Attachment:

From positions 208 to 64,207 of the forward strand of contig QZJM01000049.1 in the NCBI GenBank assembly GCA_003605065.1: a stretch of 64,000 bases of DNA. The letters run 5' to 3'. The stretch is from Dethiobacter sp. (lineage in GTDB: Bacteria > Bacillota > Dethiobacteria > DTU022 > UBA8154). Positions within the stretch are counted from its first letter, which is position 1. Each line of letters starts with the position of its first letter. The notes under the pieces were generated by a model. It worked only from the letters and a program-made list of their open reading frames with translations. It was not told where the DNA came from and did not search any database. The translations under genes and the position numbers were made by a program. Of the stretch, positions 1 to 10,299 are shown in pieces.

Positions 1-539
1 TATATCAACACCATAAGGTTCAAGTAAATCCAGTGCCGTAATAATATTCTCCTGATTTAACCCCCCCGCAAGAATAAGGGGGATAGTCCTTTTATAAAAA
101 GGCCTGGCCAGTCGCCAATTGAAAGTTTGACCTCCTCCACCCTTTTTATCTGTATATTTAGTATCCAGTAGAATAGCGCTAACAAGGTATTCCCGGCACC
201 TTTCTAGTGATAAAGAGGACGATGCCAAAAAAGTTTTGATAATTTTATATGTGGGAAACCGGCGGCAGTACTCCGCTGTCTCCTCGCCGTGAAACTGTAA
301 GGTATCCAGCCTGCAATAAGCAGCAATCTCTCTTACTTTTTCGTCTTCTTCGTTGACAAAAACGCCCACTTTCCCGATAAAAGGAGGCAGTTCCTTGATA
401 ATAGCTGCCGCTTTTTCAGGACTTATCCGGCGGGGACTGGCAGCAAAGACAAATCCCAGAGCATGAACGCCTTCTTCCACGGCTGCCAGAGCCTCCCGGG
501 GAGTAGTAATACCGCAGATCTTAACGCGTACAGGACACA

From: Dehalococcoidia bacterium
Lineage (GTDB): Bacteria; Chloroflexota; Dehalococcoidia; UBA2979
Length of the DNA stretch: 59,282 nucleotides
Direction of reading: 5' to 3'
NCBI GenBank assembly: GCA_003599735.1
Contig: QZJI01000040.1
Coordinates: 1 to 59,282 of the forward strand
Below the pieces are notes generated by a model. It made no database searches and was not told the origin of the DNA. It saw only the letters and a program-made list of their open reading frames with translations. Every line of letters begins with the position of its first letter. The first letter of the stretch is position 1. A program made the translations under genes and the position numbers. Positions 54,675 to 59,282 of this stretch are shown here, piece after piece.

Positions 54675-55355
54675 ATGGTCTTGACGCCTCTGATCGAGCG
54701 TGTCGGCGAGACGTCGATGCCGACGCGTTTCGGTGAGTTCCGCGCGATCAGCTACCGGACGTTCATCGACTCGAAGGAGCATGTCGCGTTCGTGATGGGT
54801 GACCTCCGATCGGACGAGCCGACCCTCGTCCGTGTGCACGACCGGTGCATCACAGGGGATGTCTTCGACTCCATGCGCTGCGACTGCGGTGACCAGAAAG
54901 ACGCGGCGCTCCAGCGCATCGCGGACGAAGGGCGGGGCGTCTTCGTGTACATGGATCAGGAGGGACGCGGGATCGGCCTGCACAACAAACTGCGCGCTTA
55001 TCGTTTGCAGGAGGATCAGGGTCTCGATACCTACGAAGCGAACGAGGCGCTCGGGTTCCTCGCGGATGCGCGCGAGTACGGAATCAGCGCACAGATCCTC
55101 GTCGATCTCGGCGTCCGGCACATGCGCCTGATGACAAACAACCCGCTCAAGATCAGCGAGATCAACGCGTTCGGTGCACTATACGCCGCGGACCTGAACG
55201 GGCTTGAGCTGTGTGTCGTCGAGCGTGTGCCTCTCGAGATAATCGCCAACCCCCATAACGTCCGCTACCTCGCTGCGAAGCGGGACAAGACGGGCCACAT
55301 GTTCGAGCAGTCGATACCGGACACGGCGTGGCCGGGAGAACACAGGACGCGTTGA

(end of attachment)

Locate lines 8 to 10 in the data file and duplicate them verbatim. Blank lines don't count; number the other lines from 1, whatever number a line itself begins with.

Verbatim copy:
501 GAGTAGTAATACCGCAGATCTTAACGCGTACAGGACACA

From: Dehalococcoidia bacterium
Lineage (GTDB): Bacteria; Chloroflexota; Dehalococcoidia; UBA2979